Q5                Chair: Next up we have Mr Damian Collins, whose application is about a report of the Joint Committee on the draft online safety Bill. Damian, welcome—make yourself comfortable and get a breath. In your own time, why would you like a debate on the report of the Joint Committee on the draft online safety Bill?

Damian Collins: Thank you. I am Chair of the Joint Committee, and this is the formal process of prelegislative scrutiny of the draft online safety Bill. This has been an inquiry and a report will be published shortly, based on the inquiry of the members of the Joint Committee from the Lords and Commons.

The online safety Bill is obviously a much anticipated piece of legislation about which there has already been a lot of debate and discussion within Parliament. The formal prelegislative scrutiny report is an important document for the House to consider. Committee members feel that both in the Lords and the Commons we want to create an opportunity as soon as possible after the report is published so that Members have a chance to debate it when the Government are considering their response.

The Government say that they expect to introduce the Bill for Second Reading in this Session. The Committee therefore thinks that it is important to give the House a chance to have a say on the report that we publish.

Q6                Chair: Is it time sensitive?

              Damian Collins: We have to agree the report by 10 December—next Friday—and it will be published around that time. It might be published at the end of next week, or at the beginning of the final sitting week. Realistically, to give Members a chance to read the report, which is quite lengthy, we would like a debate as soon as possible after that. Obviously, we go into recess slightly earlier this year. What we would really like is a Chamber debate by the earliest date we could secure in January.

Chair: That is useful to know—thank you very much indeed.

Q7                Bob Blackman: There are two options, and it sounds as if your application has the right balance. How wedded are you to having the debate in the Chamber, as opposed to Westminster Hall?

Damian Collins: Normally when I am asked that question in this Committee I am pretty flexible, but this is a major report commissioned by the Government involving a Joint Committee. We do not have Joint Committees very often—it is not as if it is a standard procedure. Normally we have them only once or twice in a Parliament, usually for Bills that are considered to be important new areas of law.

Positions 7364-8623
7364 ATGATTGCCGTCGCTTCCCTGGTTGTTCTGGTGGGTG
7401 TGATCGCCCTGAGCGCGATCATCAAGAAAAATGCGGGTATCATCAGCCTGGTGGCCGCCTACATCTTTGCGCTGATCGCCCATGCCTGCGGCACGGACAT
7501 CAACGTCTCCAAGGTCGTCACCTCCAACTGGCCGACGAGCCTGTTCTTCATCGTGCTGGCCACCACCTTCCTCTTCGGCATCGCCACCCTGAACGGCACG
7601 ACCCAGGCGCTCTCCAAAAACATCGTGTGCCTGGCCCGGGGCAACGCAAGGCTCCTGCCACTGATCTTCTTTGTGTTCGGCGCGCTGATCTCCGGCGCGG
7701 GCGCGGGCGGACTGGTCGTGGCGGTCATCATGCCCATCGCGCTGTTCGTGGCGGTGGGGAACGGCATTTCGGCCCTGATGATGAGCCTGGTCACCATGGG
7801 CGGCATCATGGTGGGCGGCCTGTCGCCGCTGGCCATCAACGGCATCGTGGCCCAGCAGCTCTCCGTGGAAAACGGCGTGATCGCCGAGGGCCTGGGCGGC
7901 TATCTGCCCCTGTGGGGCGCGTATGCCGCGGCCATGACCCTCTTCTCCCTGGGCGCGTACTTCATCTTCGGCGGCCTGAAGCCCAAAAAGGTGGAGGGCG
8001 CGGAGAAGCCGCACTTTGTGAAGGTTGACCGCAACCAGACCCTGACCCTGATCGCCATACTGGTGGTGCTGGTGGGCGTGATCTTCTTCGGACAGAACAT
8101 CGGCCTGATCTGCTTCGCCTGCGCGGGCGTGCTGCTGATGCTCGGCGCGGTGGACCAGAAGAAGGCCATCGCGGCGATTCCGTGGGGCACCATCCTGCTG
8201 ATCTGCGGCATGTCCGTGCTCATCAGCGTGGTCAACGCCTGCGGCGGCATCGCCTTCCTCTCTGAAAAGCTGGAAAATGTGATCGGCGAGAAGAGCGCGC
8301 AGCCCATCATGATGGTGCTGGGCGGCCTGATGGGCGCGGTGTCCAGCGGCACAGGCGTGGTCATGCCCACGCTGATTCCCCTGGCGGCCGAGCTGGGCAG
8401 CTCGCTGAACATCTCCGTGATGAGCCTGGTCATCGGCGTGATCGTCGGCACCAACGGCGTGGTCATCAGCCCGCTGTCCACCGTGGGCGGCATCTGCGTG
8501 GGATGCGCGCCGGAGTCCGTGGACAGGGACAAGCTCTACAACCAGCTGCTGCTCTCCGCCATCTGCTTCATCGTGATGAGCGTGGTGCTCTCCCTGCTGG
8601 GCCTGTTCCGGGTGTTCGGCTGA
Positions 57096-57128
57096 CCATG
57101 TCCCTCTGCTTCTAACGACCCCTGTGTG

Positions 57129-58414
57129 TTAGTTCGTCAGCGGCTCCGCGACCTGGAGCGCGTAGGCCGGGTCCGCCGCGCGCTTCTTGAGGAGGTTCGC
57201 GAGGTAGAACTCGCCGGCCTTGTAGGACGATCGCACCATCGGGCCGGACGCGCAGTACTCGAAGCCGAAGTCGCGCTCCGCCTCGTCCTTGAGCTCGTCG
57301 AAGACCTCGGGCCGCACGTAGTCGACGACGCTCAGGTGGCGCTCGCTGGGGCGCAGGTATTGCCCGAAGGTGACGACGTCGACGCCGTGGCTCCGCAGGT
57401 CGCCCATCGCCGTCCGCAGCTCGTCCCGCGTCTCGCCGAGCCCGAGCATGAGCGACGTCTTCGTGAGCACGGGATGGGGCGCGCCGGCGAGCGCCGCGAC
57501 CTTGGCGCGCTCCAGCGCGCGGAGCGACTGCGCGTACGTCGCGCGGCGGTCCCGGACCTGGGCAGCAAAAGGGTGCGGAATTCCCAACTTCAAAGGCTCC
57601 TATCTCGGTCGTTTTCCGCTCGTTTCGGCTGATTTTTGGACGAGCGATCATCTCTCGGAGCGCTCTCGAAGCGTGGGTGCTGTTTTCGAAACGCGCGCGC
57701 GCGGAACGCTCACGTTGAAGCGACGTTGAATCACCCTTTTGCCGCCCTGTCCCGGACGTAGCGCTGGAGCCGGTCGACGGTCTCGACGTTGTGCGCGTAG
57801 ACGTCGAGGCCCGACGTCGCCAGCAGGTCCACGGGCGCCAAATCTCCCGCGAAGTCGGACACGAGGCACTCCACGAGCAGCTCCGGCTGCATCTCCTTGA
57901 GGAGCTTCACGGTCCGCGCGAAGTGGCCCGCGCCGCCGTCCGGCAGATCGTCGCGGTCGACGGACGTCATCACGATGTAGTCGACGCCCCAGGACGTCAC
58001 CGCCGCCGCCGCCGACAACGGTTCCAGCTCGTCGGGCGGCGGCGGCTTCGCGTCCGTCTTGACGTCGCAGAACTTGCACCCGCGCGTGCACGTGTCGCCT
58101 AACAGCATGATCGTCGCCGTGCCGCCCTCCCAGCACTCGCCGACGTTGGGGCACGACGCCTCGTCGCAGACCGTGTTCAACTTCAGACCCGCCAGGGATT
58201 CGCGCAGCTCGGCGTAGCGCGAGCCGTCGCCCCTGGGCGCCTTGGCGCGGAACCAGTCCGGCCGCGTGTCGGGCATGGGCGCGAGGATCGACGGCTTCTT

There have been Westminster Hall and Adjournment debates on aspects of this issue for a long time. I feel that if it is going to be done at all, it should be done as a Chamber debate.

Q8                Bob Blackman: The only reason I say that is that you could get a guaranteed three-hour debate in Westminster Hall, but if it is the Chamber you would be lucky to get more than two hours.

Damian Collins: I understand that—the point is well made—but the Lords will try to get a debate of some sort in their Chamber using their mechanisms.  The stature of the report suggests that the debate should be in the main Chamber, rather than in Westminster Hall.

Bob Blackman: Okay.

Q9                Chair: You have set out your stall, Damian. You would like a debate as soon as possible after the Christmas recess.

Damian Collins: Yes. As you know, the Government have not committed to a date to respond to the report. Even if it was not the first week back, during that period in, say, January, when they are considering the report before they respond to it, it would be good to allow Members a chance to have their say.

Q10            Chair: I would think that the Government would take their full time to respond to the report, and it would be four to six weeks minimum.

Damian Collins: Yes, I think that is right.

Q11            Chair: And you have to add the recess, so I would suggest that at the earliest it would be before the end of January when the Government make their response.

Damian Collins: I agree. If you are already committed for the first week back, it would not matter if it was a week or so after that.

Q12            Bob Blackman: Another consideration is that almost certainly 6 January will be a Backbench Business day, so there is almost a guarantee that we could, if you wanted 6 January, allocate that.

Chair: I think that that is a good possibility, just from the jungle drums that I have heard.

Damian Collins: That would be great.

Chair: Damian, thank you very much. I hope that I am not the first person to say this, but I certainly will not be the last. I wish you a very merry Christmas and a happy new year.

Damian Collins: Thank you. You are the first this year—much appreciated.

Nigel Mills: It’s not even December yet!

Chair: Not for another few hours. Thanks a lot, Damian, that is very much appreciated.

              That brings to a conclusion applications for this afternoon. We will now go into private session.